containing a series of branches that is less thick and intricate; D,
small cells whose ascending axis-cylinders have resolved themselves
into a set of similar branches; E, arachnoid star cells whose axis
cylinders produce a thick plexus in the first layer; F and G, small
cells with short axis cylinders that have very few branches. (Ramon
y Cajal.)]

Psychic States.--There are a number of human states representing
extremes of sensory and intellectual conditions in man, that have
always attracted attention, and in recent years have been special
objects of investigation by physiologists. Natural sleep is one of
these; the unconsciousness of narcotism or anesthesia is another.
Hypnotism is allied to both of these, and would seem to lie on a plane
between them. Then there are various states of exaltation in which
sensations fail to produce their usual effect. Those escaping
from a fire, or passing through a severe panic of any kind may sustain
all manner of injuries without being aware of them. Martyrs, for all
manner of causes, are able to withstand suffering with such
equanimity, and sometimes even joy, that it is evident that they
cannot feel, as would people under ordinary conditions, the pain that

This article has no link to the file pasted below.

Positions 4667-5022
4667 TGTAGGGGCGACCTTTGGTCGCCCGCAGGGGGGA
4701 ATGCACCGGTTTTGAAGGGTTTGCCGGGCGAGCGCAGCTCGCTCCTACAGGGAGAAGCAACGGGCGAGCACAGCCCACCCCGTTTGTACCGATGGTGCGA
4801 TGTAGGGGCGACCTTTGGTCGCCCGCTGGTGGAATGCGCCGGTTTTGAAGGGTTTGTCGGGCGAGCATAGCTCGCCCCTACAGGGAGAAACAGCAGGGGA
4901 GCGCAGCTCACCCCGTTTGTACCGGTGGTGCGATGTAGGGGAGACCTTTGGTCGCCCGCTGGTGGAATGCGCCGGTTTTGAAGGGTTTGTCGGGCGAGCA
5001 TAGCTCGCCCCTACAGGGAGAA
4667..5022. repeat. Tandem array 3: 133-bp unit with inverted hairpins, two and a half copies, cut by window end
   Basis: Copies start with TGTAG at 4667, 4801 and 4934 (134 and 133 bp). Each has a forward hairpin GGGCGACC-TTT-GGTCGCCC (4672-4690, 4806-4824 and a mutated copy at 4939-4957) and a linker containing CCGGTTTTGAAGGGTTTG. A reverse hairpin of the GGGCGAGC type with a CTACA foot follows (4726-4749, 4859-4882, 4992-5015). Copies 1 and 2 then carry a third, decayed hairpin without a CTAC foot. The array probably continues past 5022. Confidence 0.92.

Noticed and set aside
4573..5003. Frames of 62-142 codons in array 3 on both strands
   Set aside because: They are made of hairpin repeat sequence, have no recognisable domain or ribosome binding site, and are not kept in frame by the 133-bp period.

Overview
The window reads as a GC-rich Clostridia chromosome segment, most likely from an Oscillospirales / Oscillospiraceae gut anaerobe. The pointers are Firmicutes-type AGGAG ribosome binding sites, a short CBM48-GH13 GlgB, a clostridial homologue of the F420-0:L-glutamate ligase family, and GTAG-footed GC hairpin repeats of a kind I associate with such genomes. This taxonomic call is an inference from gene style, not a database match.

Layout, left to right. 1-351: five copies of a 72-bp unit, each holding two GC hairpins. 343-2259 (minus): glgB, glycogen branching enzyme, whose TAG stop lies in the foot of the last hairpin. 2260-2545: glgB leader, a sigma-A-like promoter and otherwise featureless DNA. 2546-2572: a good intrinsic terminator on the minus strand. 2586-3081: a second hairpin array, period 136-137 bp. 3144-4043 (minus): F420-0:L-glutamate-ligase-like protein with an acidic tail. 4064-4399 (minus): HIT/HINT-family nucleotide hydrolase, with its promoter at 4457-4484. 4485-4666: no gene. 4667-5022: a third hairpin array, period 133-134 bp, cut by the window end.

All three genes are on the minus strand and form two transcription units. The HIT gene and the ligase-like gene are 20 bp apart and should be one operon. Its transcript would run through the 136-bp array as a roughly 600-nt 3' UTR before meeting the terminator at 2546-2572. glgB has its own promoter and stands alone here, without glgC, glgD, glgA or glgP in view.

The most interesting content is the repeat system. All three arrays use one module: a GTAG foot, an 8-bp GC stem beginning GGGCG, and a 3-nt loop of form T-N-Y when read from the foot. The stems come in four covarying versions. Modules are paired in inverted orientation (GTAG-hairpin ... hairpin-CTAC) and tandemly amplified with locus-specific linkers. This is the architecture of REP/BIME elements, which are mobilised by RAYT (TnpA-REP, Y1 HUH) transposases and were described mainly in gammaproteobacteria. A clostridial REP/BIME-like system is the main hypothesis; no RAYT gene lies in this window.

is being inflicted on them.

In the midst of intense mental preoccupation one may hold so cramped a
position as would be quite impossible for the same length of time with
the faculties normally engaged. There are pathological conditions,
like hysteria, in which the pain and fatigue sense may, for a time at
least, be quite in abeyance.

Neurons.--With the advance in our knowledge of brain anatomy, various
explanations for these curious conditions have been suggested. The
discovery that the central nervous system is composed of a large
number of separate units, and not of a feltwork of continuous fibers
with cells here and there, revolutionized all previous attempts at
explanation of these conditions. We know now that it is not fibers but
cells that are the most important components of the brain and
spinal-cord substance, and that, indeed, the fibers are only
prolongations of cells. The central nervous system is made up of nerve
cells with various appendages, and each one of these cells and its
appendages is called a neuron. These appendages are of two kinds, one